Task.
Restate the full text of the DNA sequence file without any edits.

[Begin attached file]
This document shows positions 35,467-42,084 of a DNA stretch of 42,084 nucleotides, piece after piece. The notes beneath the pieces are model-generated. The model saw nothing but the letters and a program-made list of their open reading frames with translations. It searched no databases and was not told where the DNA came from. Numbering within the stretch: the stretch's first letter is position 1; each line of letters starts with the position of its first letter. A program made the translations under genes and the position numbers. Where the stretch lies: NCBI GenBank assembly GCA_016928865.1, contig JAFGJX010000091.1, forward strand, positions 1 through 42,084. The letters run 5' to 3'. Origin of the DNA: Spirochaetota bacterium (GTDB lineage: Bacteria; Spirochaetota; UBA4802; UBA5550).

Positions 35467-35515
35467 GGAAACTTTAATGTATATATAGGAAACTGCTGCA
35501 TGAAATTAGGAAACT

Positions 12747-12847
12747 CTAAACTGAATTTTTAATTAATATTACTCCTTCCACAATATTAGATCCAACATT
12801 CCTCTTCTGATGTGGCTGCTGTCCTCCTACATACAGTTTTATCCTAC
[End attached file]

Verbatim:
This document shows positions 35,467-42,084 of a DNA stretch of 42,084 nucleotides, piece after piece. The notes beneath the pieces are model-generated. The model saw nothing but the letters and a program-made list of their open reading frames with translations. It searched no databases and was not told where the DNA came from. Numbering within the stretch: the stretch's first letter is position 1; each line of letters starts with the position of its first letter. A program made the translations under genes and the position numbers. Where the stretch lies: NCBI GenBank assembly GCA_016928865.1, contig JAFGJX010000091.1, forward strand, positions 1 through 42,084. The letters run 5' to 3'. Origin of the DNA: Spirochaetota bacterium (GTDB lineage: Bacteria; Spirochaetota; UBA4802; UBA5550).

Positions 35467-35515
35467 GGAAACTTTAATGTATATATAGGAAACTGCTGCA
35501 TGAAATTAGGAAACT

Positions 12747-12847
12747 CTAAACTGAATTTTTAATTAATATTACTCCTTCCACAATATTAGATCCAACATT
12801 CCTCTTCTGATGTGGCTGCTGTCCTCCTACATACAGTTTTATCCTAC